A cold stagnation on the intestine tide.
But let the months go round, a few short months,
And all shall be restored. These naked shoots,
Barren as lances, among which the wind
Makes wintry music, sighing as it goes,
Shall put their graceful foliage on again,
And, more aspiring, and with ampler spread,
Shall boast new charms, and more than they have lost.
Then each , in its peculiar honours clad,
Shall publish, even to the distant eye,
Its family and tribe. Laburnum, rich
In streaming gold; syringa, ivory pure;
The scentless and the scented rose; this red,
And of an humbler growth, the other tall,
And throwing up into the darkest gloom
Of neighbouring cypress, or more sable yew,
Her silver globes, light as the foamy surf
That the wind severs from the broken wave;
The lilac, various in array, now white,
Now sanguine, and her beauteous head now set
With purple spikes pyramidal, as if,
Studious of ornament, yet unresolved
Which hue she most approved, she chose them all:
Copious of flowers the woodbine, pale and wan,
But well compensating her sickly looks
With never-cloying odours, early and late;
Hypericum all bloom, so thick a swarm
Of flowers, like flies clothing her slender rods,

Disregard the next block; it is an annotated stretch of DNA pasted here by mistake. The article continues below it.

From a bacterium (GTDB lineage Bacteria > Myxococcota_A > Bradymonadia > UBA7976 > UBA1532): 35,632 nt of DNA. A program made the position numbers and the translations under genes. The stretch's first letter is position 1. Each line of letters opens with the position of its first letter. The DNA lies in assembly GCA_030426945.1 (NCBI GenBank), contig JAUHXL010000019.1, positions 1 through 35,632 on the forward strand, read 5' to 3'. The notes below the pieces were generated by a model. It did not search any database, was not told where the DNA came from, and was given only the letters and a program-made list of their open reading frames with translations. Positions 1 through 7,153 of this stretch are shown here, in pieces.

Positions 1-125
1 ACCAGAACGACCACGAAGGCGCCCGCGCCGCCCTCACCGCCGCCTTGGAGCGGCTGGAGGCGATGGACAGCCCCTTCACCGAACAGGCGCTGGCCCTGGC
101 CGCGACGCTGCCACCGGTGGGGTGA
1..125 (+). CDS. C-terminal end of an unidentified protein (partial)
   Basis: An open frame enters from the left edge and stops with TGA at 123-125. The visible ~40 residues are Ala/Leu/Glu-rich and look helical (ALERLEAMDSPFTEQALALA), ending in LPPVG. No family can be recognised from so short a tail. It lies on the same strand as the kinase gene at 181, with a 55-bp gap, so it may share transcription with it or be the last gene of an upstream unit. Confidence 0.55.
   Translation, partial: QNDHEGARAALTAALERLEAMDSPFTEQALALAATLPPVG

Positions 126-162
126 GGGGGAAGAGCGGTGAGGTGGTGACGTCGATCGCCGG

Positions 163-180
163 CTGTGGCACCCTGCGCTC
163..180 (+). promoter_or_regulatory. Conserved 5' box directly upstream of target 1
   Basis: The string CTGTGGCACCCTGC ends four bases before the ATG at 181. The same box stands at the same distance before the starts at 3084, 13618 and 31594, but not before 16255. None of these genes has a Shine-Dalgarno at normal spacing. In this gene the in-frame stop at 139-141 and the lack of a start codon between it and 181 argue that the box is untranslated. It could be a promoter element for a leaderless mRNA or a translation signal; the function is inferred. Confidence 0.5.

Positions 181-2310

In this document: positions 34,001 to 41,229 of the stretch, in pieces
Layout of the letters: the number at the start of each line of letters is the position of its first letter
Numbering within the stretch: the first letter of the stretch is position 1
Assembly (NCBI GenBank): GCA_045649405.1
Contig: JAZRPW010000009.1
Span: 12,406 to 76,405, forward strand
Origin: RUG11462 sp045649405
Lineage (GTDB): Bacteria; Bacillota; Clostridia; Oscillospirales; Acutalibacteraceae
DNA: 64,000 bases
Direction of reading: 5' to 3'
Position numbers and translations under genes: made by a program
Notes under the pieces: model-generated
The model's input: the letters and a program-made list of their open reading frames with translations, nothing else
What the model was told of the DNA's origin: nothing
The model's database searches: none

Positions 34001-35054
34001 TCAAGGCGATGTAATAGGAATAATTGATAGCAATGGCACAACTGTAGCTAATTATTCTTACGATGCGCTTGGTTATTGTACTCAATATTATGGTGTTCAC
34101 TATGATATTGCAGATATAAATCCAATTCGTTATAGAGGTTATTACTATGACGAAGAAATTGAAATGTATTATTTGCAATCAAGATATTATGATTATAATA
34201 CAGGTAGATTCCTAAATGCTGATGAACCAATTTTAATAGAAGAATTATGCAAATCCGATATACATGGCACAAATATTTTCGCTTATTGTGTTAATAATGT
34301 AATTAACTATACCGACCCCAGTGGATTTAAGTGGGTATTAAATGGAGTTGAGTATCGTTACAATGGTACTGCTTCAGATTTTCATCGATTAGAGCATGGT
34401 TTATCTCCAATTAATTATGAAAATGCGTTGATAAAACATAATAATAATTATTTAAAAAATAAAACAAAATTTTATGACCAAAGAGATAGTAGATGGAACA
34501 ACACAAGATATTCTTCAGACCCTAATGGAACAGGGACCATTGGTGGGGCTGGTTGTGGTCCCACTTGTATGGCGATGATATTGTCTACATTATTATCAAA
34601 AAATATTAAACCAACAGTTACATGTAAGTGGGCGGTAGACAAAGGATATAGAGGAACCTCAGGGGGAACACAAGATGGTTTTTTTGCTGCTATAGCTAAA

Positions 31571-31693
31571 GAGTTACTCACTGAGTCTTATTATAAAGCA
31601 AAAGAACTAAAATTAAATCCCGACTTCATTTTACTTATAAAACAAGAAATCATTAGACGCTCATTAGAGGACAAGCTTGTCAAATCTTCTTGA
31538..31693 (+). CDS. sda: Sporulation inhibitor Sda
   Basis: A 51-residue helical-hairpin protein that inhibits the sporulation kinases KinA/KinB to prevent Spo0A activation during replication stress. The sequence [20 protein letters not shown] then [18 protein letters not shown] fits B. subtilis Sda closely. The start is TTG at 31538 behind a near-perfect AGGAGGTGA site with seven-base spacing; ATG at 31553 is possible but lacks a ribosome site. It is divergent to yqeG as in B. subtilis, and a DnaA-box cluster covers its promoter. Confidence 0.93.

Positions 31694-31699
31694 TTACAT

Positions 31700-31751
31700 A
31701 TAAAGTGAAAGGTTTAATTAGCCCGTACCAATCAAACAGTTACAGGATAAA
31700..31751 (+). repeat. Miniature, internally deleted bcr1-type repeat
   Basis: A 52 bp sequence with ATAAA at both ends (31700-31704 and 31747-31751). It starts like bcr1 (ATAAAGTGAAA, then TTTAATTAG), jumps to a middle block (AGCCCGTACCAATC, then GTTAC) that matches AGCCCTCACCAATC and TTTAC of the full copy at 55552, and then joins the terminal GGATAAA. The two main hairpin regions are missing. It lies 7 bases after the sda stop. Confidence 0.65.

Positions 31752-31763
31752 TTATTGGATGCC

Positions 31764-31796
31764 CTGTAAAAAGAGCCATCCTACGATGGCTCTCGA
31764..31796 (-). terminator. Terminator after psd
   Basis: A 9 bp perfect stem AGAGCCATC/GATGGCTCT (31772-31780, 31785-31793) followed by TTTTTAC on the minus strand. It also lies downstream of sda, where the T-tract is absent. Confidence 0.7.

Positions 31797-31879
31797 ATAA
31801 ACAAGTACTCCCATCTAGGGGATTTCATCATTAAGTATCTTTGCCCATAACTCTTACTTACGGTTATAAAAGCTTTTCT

That scarce a leaf appears; mezereon too,
Though leafless, well attired, and thick beset
With blushing wreaths, investing every spray;
Althæa with the purple eye; the broom,
Yellow and bright as bullion unalloy’d,
Her blossoms; and luxuriant above all
The jasmine, throwing wide her elegant sweets,
The deep dark green of whose unvarnish’d leaf
Makes more conspicuous, and illumines more
The bright profusion of her scatter’d stars.—
These have been, and these shall be in their day;
And all this uniform, uncolour’d scene
Shall be dismantled of its fleecy load,
And flush into variety again.
From dearth to plenty, and from death to life,
Is Nature’s progress, when she lectures man
In heavenly truth; evincing, as she makes
The grand transition, that there lives and works
A soul in all things, and that soul is God.
The beauties of the wilderness are his,
That makes so gay the solitary place,
Where no eye sees them. And the fairer forms,
That cultivation glories in, are his.
He sets the bright procession on its way,
And marshals all the order of the year;
He marks the bounds which Winter may not pass,
And blunts his pointed fury; in its case,
Russet and rude, folds up the tender germ,
Uninjured, with inimitable art;
And, ere one flowery season fades and dies,
Designs the blooming wonders of the next.

Some say that, in the origin of things,
When all creation started into birth,
The infant elements received a law,
From which they swerve not since; that under force
Of that controlling ordinance they move,
And need not His immediate hand, who first
Prescribed their course, to regulate it now.
Thus dream they, and contrive to save a God
The incumbrance of his own concerns, and spare
The great Artificer of all that moves
The stress of a continual act, the pain
Of unremitted vigilance and care,
As too laborious and severe a task.
So man, the moth, is not afraid, it seems,
To span omnipotence, and measure might,